Christian Karate?

 

  • What about the Christian and Karate?

  • Can someone be a Christian and still practice Karate? 

  • Doesn't God just want me to turn the other cheek and move on?


If you are struggling with answers to questions like these, perhaps the information on this page can be of some help.

Also check out:
Martial Arts: The Christian Way

Question:  

Is it right for Christians to defend themselves via the martial arts when the Bible says to “turn the other cheek”?


Answer:

Yes. We believe that Scripture allows Christians to use offensive force for self-defense against crime and injustice. If self-defense is scripturally justifiable so long as it is conducted without unnecessary violence, then so are the martial arts (the physical aspect only).


Background: Since pacifism is not on trial here, but self-defense, the following background provides a biblical case for self-defense rather than attempting to dismantle the arguments for pacifism.


Though the Bible is silent regarding the Asian martial arts, it nonetheless records many accounts of fighting and warfare. The providence of God in war is exemplified by His name YHWH Saboath (“The Lord of hosts” – Ex. 12:41). God is portrayed as the omnipotent Warrior-Leader of the Israelites. God, the LORD of hosts, raised up warriors among the Israelites called the shopetim (savior-deliverers). Samson, Deborah, Gideon, and others were anointed by the Spirit of God to conduct war. The New Testament commends Old Testament warriors for their military acts of faith (Heb. 11:30-40). Moreover, it is significant that although given the opportunity to do so, none of the New Testament saints – nor even Jesus – are ever seen informing a military convert that he needed to resign from his line of work (Matt. 8:5-13; Luke. 3:14).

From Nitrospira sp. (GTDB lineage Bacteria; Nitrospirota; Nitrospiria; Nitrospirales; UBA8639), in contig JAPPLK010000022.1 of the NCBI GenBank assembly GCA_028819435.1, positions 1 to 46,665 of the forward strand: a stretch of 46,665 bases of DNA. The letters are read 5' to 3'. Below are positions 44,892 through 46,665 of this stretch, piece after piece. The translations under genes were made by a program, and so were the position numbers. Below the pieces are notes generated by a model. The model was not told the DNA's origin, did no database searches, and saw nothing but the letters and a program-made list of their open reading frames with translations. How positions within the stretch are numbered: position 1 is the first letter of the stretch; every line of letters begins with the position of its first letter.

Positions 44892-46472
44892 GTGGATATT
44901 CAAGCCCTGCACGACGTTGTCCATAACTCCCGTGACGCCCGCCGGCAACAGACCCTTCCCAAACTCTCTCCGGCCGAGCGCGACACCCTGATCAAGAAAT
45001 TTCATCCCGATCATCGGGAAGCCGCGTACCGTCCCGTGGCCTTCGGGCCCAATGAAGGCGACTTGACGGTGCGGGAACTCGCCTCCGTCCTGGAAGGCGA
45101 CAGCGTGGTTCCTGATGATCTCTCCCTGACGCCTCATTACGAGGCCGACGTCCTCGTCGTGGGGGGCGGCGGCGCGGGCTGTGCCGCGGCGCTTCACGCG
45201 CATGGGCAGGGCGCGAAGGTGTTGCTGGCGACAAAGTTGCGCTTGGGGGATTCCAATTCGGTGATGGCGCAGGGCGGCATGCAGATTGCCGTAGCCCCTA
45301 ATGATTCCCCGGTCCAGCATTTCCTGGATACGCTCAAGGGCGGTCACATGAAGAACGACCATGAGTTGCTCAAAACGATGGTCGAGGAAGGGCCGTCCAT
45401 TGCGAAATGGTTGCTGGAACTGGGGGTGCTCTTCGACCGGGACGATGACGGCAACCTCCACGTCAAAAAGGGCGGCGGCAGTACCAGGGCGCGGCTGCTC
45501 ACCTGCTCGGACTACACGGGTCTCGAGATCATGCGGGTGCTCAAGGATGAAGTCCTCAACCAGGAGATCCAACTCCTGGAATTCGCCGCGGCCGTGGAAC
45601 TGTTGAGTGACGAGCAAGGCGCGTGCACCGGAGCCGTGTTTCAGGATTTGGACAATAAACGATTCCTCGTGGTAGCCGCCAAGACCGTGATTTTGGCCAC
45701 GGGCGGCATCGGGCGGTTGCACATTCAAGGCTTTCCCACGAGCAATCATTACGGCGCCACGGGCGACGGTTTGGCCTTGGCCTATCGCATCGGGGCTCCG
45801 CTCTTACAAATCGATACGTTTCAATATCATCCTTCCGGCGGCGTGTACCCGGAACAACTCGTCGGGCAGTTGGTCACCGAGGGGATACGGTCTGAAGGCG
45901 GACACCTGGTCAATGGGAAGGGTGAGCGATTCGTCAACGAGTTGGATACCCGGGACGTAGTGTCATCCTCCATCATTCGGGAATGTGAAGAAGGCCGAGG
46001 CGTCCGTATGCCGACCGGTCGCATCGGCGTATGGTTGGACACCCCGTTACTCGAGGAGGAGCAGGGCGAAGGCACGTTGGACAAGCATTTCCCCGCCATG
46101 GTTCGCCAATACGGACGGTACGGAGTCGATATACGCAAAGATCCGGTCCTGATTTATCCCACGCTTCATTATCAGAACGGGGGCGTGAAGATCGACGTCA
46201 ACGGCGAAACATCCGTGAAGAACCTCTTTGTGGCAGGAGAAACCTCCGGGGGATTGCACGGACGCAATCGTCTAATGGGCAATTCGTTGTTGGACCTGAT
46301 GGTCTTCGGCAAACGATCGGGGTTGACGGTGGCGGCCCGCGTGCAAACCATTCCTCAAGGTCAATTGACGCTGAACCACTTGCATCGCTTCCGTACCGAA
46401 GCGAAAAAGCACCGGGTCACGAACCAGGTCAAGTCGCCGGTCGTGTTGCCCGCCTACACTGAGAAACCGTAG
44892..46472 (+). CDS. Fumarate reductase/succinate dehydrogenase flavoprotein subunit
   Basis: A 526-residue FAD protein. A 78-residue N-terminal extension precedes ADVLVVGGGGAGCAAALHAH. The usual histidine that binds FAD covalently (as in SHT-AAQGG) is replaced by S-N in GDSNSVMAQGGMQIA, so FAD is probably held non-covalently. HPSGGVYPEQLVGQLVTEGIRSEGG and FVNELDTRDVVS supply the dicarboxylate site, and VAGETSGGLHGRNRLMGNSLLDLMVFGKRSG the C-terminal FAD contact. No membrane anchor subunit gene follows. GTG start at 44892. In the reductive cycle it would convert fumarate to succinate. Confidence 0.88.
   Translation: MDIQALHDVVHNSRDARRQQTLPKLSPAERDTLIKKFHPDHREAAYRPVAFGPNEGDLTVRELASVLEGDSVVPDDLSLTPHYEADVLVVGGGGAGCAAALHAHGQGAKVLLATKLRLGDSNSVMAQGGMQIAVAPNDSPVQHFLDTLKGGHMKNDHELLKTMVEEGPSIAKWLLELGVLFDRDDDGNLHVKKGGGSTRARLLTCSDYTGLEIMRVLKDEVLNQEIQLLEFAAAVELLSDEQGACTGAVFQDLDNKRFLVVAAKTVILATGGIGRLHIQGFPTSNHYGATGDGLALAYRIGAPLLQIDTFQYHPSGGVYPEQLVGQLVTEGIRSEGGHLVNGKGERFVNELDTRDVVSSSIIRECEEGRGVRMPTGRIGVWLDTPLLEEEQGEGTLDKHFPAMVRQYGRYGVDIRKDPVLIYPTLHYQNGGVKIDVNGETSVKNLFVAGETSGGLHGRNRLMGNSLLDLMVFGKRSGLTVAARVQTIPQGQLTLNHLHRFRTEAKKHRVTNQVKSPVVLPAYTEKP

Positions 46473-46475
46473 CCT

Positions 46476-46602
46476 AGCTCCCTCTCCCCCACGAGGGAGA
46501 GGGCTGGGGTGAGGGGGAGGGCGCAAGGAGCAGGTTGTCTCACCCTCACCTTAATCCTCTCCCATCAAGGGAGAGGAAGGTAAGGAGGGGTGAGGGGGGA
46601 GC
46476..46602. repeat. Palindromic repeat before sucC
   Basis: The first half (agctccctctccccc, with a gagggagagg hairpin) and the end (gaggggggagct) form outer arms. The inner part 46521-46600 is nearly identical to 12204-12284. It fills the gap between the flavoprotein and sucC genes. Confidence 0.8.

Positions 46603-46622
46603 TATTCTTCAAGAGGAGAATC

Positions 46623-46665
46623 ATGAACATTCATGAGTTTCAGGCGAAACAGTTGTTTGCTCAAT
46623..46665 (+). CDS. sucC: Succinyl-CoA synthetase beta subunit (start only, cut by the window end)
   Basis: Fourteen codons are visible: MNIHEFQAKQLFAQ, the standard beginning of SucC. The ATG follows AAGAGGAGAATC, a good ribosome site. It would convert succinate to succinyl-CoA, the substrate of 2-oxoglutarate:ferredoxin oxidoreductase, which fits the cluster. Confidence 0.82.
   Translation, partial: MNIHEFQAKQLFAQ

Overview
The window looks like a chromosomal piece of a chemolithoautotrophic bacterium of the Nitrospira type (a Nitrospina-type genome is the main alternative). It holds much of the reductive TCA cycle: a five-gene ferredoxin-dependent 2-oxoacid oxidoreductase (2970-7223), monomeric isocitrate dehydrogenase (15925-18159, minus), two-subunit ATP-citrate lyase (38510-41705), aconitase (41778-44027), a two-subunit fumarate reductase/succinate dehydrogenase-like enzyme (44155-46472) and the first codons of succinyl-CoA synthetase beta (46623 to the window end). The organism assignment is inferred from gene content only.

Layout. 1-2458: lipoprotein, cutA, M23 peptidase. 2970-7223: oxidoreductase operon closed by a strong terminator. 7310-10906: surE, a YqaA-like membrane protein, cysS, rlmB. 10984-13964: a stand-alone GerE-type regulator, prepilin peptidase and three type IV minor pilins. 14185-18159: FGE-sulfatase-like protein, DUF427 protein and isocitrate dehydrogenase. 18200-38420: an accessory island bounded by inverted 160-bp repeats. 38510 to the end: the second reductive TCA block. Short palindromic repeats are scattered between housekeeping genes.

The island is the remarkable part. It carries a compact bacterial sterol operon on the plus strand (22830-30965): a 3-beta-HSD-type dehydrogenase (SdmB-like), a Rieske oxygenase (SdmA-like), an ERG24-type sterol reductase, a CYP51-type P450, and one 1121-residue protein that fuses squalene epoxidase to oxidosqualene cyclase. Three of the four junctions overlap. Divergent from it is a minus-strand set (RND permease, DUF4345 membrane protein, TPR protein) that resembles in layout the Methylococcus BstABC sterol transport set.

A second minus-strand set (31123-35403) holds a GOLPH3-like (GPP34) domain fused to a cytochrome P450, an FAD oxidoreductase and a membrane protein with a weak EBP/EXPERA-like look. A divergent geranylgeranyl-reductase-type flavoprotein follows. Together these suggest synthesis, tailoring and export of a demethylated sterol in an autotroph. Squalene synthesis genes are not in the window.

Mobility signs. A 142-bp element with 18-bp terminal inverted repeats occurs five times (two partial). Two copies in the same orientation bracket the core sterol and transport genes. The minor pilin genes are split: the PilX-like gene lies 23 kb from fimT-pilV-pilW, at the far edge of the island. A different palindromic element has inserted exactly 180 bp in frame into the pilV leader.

Prior to His crucifixion, Jesus revealed to His disciples the future hostility they would face and encouraged them to sell their outer garments in order to purchase a sword (Luke. 22:36-38; cf. 2 Cor. 11:27). Here the “sword” (maxairan) is a “dagger or short sword [that] belonged to the Jewish traveler’s equipment as protection against robbers and wild animals”. It is perfectly clear from this passage that Jesus approved of self-defense.

Self-defense may actually result in one of the greatest examples of human love. Christ said, “Greater love has no one than this, that he lay down his life for his friends” (John 15:14). When protecting one’s family or neighbor, a Christian is unselfishly risking his or her own life for the safety of others.
 


The late Francis Schaeffer put it this way:

The Bible is clear here: I am to love my neighbor as myself, in the manner needed, in a practical way, in the midst of the fallen world, at my particular point of history. This is why I am not a pacifist. Pacifism in this poor world in which we live – this lost world – means that we desert the people who need our greatest help. What if you come upon a big, burly man beating a tiny tot to death and plead with him to stop? Suppose he refuses? What does love mean now? Love means that I stop him in any way I can, including hitting him. To me this is not only necessary for humanitarian reasons: it is loyalty to Christ’s commands concerning Christian love in a fallen world. What about the little girl? If I desert her to the bully, I have deserted the true meaning of Christian love – responsibility to my neighbor.